The USA is living beyond its means

Posted on August 9, 2011

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(Swedish version in separate blog)

One question that has dominated the news in recent weeks is the USA’s debt crisis and I will begin there. The newspapers around Sweden are discussing this issue and one example is an editorial from Dagens Nyheter [a broadsheet] titled, “When craziness reigns”.

When we celebrated the new millennium in 2000 I was with my daughter Malin in Washington. At the stroke of midnight we had gathered with thousands of others and with President Clinton on National Mall to see a fantastic fireworks display. At that time the US foreign debt was $5,751,743,092,605 or $5,752 billion. One year later when President George W. Bush took control in January 2001 the debt had shrunk to $5,727 billion. The strong growth in the US foreign debt that had occurred under the presidencies of Reagan and Bush Senior from $1,000 billion to $4,000 billion had been dampened. During the first four years of Bush Junior’s reign the debt increased to $7,596 billion and when President Obama took control on 20 January 2009 the debt had risen to $10,700 billion. Last Friday on 4 August when the stock market closed in New York the debt had risen to $14,565 and it was in this situation that Standard & Poor decided to downgrade the USA’s credit rating from AAA to AA+. The USA is living beyond its means. The downgrade is the first since 1941 when the USA received the highest grade of AAA. China is the nation that has loaned the most money to the USA. They have also criticized the political turmoil in the USA. They have even asserted that this is evidence that democratic rule is not very effective. “Those who are in debt are not free” so what might China do with the USA?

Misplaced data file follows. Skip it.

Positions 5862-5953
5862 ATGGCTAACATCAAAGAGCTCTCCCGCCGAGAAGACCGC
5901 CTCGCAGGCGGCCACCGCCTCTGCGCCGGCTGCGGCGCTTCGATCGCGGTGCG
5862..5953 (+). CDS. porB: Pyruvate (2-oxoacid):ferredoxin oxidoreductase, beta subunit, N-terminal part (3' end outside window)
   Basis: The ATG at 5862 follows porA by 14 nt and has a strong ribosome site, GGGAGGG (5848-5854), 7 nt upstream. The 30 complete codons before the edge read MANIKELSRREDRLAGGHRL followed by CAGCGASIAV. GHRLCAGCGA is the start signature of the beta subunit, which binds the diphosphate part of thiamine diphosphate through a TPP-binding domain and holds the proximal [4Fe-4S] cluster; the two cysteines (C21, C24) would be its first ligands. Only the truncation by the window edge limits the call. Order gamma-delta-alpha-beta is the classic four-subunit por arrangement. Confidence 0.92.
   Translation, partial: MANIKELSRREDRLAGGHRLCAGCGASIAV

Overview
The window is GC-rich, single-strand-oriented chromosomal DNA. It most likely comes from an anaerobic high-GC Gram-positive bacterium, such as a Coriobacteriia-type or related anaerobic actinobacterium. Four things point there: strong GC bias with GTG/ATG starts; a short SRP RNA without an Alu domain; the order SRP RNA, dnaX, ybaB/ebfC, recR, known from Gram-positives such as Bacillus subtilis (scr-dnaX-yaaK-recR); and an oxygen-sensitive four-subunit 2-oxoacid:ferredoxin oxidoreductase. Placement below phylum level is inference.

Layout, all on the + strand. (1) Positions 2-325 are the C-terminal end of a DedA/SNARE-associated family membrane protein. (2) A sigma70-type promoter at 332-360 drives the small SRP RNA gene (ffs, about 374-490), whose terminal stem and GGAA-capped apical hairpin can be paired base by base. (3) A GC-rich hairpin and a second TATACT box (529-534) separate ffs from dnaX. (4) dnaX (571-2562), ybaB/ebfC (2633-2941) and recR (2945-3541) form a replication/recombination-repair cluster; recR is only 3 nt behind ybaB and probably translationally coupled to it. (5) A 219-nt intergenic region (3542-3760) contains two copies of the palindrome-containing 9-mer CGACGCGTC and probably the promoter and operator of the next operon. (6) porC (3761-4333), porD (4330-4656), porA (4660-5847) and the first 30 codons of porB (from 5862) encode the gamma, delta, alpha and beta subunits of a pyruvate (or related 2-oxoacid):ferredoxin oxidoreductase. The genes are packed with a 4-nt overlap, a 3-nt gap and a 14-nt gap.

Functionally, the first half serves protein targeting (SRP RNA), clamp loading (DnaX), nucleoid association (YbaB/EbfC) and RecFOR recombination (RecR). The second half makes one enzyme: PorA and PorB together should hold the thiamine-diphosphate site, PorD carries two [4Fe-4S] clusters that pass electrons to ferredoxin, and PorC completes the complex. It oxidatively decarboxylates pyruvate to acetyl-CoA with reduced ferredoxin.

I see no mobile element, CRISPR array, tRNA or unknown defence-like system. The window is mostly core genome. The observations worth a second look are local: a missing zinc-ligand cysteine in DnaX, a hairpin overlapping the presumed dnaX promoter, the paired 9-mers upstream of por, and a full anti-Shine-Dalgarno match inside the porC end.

A contributing factor to the large foreign debt is, of course, the high oil price. It can be interesting to compare the import cost of oil with the rising state debt. The difference between consumption and production of oil in the USA requires the USA to import 11 million barrels per day. Five years ago it was 13 million barrels per day. At an oil price of $110 per barrel the cost per day is $1.2 billion and, per year, $440 billion. At the start of the first decade of this century the import cost of oil for the USA was only 110 billion dollars. I have not made any exact calculations but one can see that the high oil price in recent years has caused an increased import cost of around $1,500 billion. The war in Iraq is estimated to have cost 900 billion and to that we must also add the cost of the conflict in Afghanistan so the increased costs for oil and war during the past 11 years are of the order of $3,000 billion. The increase in debt between 2000 and 2011is $8,000 billion and approximately 34% of this increase is related to oil and war. The rest – more than $5,000 billion – is from overconsumption that the USA could not afford to pay for.

During the periods when the Republicans have held the US Presidency their priority has been to reduce taxes rather than balancing the budget and now the Republicans have forced President Obama to follow the same line. Apparently 70% of US tax income is based on consumption so the more people shop the more tax the people of the USA pay. Thus, the oil price has a direct cost on the USA economy as its price rises and an indirect cost as people paying higher petrol prices reduce other consumption and so tax intake decreases. One year ago the price of oil was down at $70 per barrel and now it is up at $110 per barrel. This price increase means that we are seeing dampened economic growth around the world. It is time that those in control, not the least the World Bank, to stop ignoring reality and Peak Oil.

Posted in: Dagsaktuellt